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Pricing of Complementary Goods and Network Effects

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Author Info

  • Nicholas Economides

    ()
    (Stern School of Business, New York University)

  • V. Brian Viard

    ()
    (Graduate School of Business, Stanford University)

Abstract

We discuss the case of a monopolist of a base good in the presence of a complementary good provided either by it or by another firm. We assess and calibrate the extent of the influence on the profits from the base good that is created by the existence of the complementary good, i.e., the extent of the network effect. We establish an equivalence between a model of a base and a complementary good and a reduced-form model of the base good in which network effects are assumed in the consumers’ utility functions as a surrogate for the presence of direct or indirect network effects, such as complementary goods produced by other firms. We also assess and calibrate the influence on profits of the intensity of network effects and quality improvements in both goods. We evaluate the incentive that a monopolist of the base good has to improve its quality rather than that of the complementary good under different market structures. Finally, based on our results, we discuss a possible explanation of the fact that Microsoft Office has a significantly higher price than Microsoft Windows although both products have comparable market shares.

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File URL: http://www.stern.nyu.edu/networks/Pricing_of_Complementary_Goods.pdf
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Bibliographic Info

Paper provided by NET Institute in its series Working Papers with number 05-31.

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Length: 33 pages
Date of creation: Nov 2005
Date of revision: Nov 2005
Handle: RePEc:net:wpaper:0531

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Web page: http://www.NETinst.org/

Related research

Keywords: calibration; monopoly; network effects; complementary goods; software; Microsoft;

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References

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  1. Church, Jeffrey & Gandal, Neil, 1992. "Network Effects, Software Provision, and Standardization," Journal of Industrial Economics, Wiley Blackwell, vol. 40(1), pages 85-103, March.
  2. Nicholas Economides, 2001. "The Microsoft Antitrust Case," Journal of Industry, Competition and Trade, Springer, vol. 1(1), pages 7-39, March.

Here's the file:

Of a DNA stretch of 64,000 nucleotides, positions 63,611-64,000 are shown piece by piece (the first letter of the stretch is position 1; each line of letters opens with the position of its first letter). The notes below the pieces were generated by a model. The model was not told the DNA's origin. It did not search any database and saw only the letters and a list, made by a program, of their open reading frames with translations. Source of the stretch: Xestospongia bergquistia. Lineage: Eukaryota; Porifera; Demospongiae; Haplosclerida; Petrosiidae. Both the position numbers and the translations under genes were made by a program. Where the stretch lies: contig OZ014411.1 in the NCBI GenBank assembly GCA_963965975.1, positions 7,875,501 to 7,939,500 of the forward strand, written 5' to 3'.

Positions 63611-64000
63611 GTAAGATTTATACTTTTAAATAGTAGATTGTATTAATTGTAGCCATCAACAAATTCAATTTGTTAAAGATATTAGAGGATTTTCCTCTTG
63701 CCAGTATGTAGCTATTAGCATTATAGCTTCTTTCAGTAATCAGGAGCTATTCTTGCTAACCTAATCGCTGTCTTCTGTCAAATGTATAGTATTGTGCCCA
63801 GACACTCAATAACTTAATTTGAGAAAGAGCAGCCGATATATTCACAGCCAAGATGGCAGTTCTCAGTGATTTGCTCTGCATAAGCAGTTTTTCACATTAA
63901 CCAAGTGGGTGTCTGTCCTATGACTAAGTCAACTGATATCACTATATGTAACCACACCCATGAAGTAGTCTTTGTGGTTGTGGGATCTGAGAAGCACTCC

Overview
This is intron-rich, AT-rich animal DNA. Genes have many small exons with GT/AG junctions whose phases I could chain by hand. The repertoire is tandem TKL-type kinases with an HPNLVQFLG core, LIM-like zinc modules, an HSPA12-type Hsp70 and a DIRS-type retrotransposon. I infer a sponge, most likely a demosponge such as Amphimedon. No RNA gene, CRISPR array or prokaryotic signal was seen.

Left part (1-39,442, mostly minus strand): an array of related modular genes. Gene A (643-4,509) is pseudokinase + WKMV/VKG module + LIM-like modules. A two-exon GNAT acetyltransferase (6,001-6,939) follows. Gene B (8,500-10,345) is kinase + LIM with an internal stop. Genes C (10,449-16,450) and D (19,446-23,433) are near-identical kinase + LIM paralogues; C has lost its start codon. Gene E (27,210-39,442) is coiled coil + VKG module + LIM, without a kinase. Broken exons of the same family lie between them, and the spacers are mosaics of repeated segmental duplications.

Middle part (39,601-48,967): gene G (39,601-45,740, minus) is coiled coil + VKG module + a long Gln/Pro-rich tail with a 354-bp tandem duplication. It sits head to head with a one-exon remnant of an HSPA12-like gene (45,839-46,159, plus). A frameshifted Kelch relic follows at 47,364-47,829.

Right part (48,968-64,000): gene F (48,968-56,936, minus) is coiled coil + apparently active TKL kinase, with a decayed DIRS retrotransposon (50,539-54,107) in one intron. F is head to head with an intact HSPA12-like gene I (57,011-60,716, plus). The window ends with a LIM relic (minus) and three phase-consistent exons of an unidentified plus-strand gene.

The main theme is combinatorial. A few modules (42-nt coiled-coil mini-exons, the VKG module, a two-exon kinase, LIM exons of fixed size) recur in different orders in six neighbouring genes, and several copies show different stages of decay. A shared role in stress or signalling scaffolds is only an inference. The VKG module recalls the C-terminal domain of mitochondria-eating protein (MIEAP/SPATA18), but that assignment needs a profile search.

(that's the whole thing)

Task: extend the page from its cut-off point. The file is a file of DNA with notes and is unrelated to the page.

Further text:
3. Gandal, Neil, 1995. "Competing Compatibility Standards and Network Externalities in the PC Software Market," The Review of Economics and Statistics, MIT Press, vol. 77(4), pages 599-608, November.
  4. Nicholas Economides, 1997. "The Economics of Networks," Industrial Organization 9701002, EconWPA.
  5. Carmen Matutes & Pierre Regibeau, 1988. ""Mix and Match": Product Compatibility without Network Externalities," RAND Journal of Economics, The RAND Corporation, vol. 19(2), pages 221-234, Summer.
  6. Nicholas Economides, 1997. "Network Externalities, Complementarities, and Invitations to Enter," Industrial Organization 9701004, EconWPA.
  7. Erik Brynjolfsson & Chris F. Kemerer, 1993. "Network Externalities in Microcomputer Software: An Econometric Analysis of the Spreadsheet Market," Working Paper Series 158, MIT Center for Coordination Science.
  8. Nair, Harikesh S. & Chintagunta, Pradeep & Dube, Jean-Pierre, 2003. "Empirical Analysis of Indirect Network Effects in the Market for Personal Digital Assistants," Research Papers 1948, Stanford University, Graduate School of Business.
  9. David Dranove & Neil Gandal, 2003. "The Dvd-vs.-Divx Standard War: Empirical Evidence of Network Effects and Preannouncement Effects," Journal of Economics & Management Strategy, Wiley Blackwell, vol. 12(3), pages 363-386, 09.
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Cited by:
  1. Andras Niedermayer, 2006. "Does a Platform Monopolist Want Competition?," Diskussionsschriften dp0604, Universitaet Bern, Departement Volkswirtschaft.
  2. Andras Niedermayer, 2005. "Does a Platform Owning Monopolist Want Competition?," Diskussionsschriften dp0517, Universitaet Bern, Departement Volkswirtschaft.

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